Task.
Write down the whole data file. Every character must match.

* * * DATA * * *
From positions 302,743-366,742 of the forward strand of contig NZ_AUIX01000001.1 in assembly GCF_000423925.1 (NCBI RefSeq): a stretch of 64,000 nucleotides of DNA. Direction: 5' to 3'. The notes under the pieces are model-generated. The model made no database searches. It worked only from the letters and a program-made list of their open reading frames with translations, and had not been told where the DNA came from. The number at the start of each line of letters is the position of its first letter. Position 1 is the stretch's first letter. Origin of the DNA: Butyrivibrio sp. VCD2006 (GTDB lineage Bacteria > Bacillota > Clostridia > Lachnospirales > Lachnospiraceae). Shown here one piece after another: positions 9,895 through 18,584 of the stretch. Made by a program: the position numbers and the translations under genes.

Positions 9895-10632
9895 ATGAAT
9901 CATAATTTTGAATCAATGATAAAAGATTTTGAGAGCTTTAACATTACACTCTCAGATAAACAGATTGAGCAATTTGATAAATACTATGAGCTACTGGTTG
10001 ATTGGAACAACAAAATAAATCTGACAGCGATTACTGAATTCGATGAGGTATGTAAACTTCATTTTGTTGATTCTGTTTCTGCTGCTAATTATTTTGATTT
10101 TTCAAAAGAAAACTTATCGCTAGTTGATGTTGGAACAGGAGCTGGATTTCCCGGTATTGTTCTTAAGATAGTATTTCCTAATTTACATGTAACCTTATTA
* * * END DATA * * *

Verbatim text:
From positions 302,743-366,742 of the forward strand of contig NZ_AUIX01000001.1 in assembly GCF_000423925.1 (NCBI RefSeq): a stretch of 64,000 nucleotides of DNA. Direction: 5' to 3'. The notes under the pieces are model-generated. The model made no database searches. It worked only from the letters and a program-made list of their open reading frames with translations, and had not been told where the DNA came from. The number at the start of each line of letters is the position of its first letter. Position 1 is the stretch's first letter. Origin of the DNA: Butyrivibrio sp. VCD2006 (GTDB lineage Bacteria > Bacillota > Clostridia > Lachnospirales > Lachnospiraceae). Shown here one piece after another: positions 9,895 through 18,584 of the stretch. Made by a program: the position numbers and the translations under genes.

Positions 9895-10632
9895 ATGAAT
9901 CATAATTTTGAATCAATGATAAAAGATTTTGAGAGCTTTAACATTACACTCTCAGATAAACAGATTGAGCAATTTGATAAATACTATGAGCTACTGGTTG
10001 ATTGGAACAACAAAATAAATCTGACAGCGATTACTGAATTCGATGAGGTATGTAAACTTCATTTTGTTGATTCTGTTTCTGCTGCTAATTATTTTGATTT
10101 TTCAAAAGAAAACTTATCGCTAGTTGATGTTGGAACAGGAGCTGGATTTCCCGGTATTGTTCTTAAGATAGTATTTCCTAATTTACATGTAACCTTATTA